Alice Meynell


Times have been, it is said, merrier than these; but it is certain nevertheless that laughter never was so honoured as now; were it not for the paradox one might say, it never was so grave. Everywhere the joke “emerges”—as an “elegant” writer might have it—emerges to catch the attention of the sense of humour; and everywhere the sense of humour wanders, watches, and waits to honour the appeal.

It loiters, vaguely but perpetually willing. It wears (let the violent personification be pardoned) a hanging lip, and a wrinkle in abeyance, and an eye in suspense. It is much at the service of the vagrant encounterer, and may be accosted by any chance daughters of the game. It stands in untoward places, or places that were once inappropriate, and is early at some indefinite appointment, some ubiquitous tryst, with the compliant jest.

All literature becomes a field of easy assignations; there is a constant signalling, an endless recognition. Forms of approach are remitted. And the joke and the sense of humour, with no surprise of meeting, or no gaiety of strangeness, so customary has the promiscuity become, go up and down the pages of the paper and the book. See, again, the theatre. A somewhat easy sort of comic acting is by so much the best thing upon our present stage that little else can claim—paradox again apart—to be taken seriously.

There is, in a word, a determination, an increasing tendency away from the Oriental estimate of laughter as a thing fitter for women, fittest for children, and unfitted for the beard. Laughter is everywhere and at every moment proclaimed to be the honourable occupation of men, and in some degree distinctive of men, and no mean part of their prerogative and privilege. The sense of humour is chiefly theirs, and those who are not men are to be admitted to the jest upon their explanation. They will not refuse explanation. And there is little upon which a man will so value himself as upon that sense, “in England, now.”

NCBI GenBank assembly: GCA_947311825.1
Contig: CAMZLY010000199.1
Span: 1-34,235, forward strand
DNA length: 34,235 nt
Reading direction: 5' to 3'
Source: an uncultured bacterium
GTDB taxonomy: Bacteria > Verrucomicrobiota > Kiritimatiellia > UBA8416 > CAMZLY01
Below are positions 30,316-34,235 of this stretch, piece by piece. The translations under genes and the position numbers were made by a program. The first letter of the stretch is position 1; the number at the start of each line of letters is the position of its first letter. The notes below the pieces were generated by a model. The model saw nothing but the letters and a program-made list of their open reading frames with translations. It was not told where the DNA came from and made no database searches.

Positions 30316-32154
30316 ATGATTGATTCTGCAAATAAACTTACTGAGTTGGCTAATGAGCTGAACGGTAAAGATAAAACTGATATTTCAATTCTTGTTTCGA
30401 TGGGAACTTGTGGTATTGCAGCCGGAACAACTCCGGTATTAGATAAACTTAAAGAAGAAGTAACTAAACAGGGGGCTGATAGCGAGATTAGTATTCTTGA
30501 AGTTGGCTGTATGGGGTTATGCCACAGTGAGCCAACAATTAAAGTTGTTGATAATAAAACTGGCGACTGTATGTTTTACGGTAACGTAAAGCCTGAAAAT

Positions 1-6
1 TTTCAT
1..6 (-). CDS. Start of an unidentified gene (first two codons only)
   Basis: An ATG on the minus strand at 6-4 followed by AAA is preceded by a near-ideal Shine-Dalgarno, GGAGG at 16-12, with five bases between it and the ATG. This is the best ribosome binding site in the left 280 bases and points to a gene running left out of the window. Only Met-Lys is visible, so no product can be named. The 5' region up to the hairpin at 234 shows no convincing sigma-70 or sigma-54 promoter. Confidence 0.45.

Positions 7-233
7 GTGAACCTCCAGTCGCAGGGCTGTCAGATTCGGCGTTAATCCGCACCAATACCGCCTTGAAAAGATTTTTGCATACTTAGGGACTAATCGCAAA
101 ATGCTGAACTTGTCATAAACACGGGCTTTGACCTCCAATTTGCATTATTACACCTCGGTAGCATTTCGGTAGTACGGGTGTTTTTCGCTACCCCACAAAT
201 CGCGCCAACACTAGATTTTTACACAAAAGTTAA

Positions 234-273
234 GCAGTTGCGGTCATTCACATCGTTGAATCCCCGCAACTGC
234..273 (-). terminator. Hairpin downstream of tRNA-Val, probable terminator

Meanwhile, it would be a pity if laughter should ever become, like rhetoric and the arts, a habit. And it is in some sort a habit when it is not inevitable. If we ask ourselves why we laugh, we must confess that we laugh oftenest because—being amused—we intend to show that we are amused. We are right to make the sign, but a smile would be as sure a signal as a laugh, and more sincere; it would but be changing the convention; and the change would restore laughter itself to its own place. We have fallen into the way of using it to prove something—our sense of the goodness of the jest, to wit; but laughter should not thus be used, it should go free. It is not a demonstration, whether in logic, or—as the word demonstration is now generally used—in emotion; and we do ill to charge it with that office. Something of the Oriental idea of dignity might not be amiss among such a people as ourselves containing wide and numerous classes who laugh without cause: audiences; crowds; a great many clergymen, who perhaps first fell into the habit in the intention of proving that they were not gloomy; but a vast number of laymen also who had not that excuse; and many women who laugh in their uncertainty as to what is humorous and what is not. This last is the most harmless of all kinds of superfluous laughter. When it carries an apology, a confession of natural and genial ignorance, and when a gentle creature laughs a laugh of hazard and experiment, she is to be more than forgiven. What she must not do is to laugh a laugh of instruction, and as it were retrieve the jest that was never worth the taking.